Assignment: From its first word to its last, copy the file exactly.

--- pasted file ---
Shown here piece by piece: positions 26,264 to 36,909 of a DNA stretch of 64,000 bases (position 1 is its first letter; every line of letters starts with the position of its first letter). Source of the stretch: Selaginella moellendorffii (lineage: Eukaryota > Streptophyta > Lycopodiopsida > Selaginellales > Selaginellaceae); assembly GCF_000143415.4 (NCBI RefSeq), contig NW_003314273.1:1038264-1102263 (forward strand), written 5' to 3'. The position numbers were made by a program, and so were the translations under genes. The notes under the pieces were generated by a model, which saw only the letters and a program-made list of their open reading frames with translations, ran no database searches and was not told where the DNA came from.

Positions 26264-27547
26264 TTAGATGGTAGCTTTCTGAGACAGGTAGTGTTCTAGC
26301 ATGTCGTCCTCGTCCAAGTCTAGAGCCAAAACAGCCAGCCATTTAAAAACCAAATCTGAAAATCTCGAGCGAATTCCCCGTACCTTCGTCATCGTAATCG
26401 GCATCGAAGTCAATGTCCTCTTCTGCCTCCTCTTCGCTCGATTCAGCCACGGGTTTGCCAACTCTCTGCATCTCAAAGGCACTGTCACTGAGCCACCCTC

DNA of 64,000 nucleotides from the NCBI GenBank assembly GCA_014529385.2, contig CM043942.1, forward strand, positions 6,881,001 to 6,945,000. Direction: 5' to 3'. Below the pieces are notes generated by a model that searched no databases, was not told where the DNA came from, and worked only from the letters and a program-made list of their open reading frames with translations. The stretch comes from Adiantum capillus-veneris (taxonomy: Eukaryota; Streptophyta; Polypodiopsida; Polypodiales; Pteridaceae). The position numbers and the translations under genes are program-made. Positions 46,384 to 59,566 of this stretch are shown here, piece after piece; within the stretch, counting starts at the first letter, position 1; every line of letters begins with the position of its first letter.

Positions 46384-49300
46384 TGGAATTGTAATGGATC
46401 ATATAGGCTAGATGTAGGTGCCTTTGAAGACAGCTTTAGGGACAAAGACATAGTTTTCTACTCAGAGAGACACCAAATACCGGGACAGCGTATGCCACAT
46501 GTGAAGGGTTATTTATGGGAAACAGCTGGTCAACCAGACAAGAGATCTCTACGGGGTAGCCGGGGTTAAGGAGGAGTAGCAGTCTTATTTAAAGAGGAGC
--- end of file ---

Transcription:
Shown here piece by piece: positions 26,264 to 36,909 of a DNA stretch of 64,000 bases (position 1 is its first letter; every line of letters starts with the position of its first letter). Source of the stretch: Selaginella moellendorffii (lineage: Eukaryota > Streptophyta > Lycopodiopsida > Selaginellales > Selaginellaceae); assembly GCF_000143415.4 (NCBI RefSeq), contig NW_003314273.1:1038264-1102263 (forward strand), written 5' to 3'. The position numbers were made by a program, and so were the translations under genes. The notes under the pieces were generated by a model, which saw only the letters and a program-made list of their open reading frames with translations, ran no database searches and was not told where the DNA came from.

Positions 26264-27547
26264 TTAGATGGTAGCTTTCTGAGACAGGTAGTGTTCTAGC
26301 ATGTCGTCCTCGTCCAAGTCTAGAGCCAAAACAGCCAGCCATTTAAAAACCAAATCTGAAAATCTCGAGCGAATTCCCCGTACCTTCGTCATCGTAATCG
26401 GCATCGAAGTCAATGTCCTCTTCTGCCTCCTCTTCGCTCGATTCAGCCACGGGTTTGCCAACTCTCTGCATCTCAAAGGCACTGTCACTGAGCCACCCTC

DNA of 64,000 nucleotides from the NCBI GenBank assembly GCA_014529385.2, contig CM043942.1, forward strand, positions 6,881,001 to 6,945,000. Direction: 5' to 3'. Below the pieces are notes generated by a model that searched no databases, was not told where the DNA came from, and worked only from the letters and a program-made list of their open reading frames with translations. The stretch comes from Adiantum capillus-veneris (taxonomy: Eukaryota; Streptophyta; Polypodiopsida; Polypodiales; Pteridaceae). The position numbers and the translations under genes are program-made. Positions 46,384 to 59,566 of this stretch are shown here, piece after piece; within the stretch, counting starts at the first letter, position 1; every line of letters begins with the position of its first letter.

Positions 46384-49300
46384 TGGAATTGTAATGGATC
46401 ATATAGGCTAGATGTAGGTGCCTTTGAAGACAGCTTTAGGGACAAAGACATAGTTTTCTACTCAGAGAGACACCAAATACCGGGACAGCGTATGCCACAT
46501 GTGAAGGGTTATTTATGGGAAACAGCTGGTCAACCAGACAAGAGATCTCTACGGGGTAGCCGGGGTTAAGGAGGAGTAGCAGTCTTATTTAAAGAGGAGC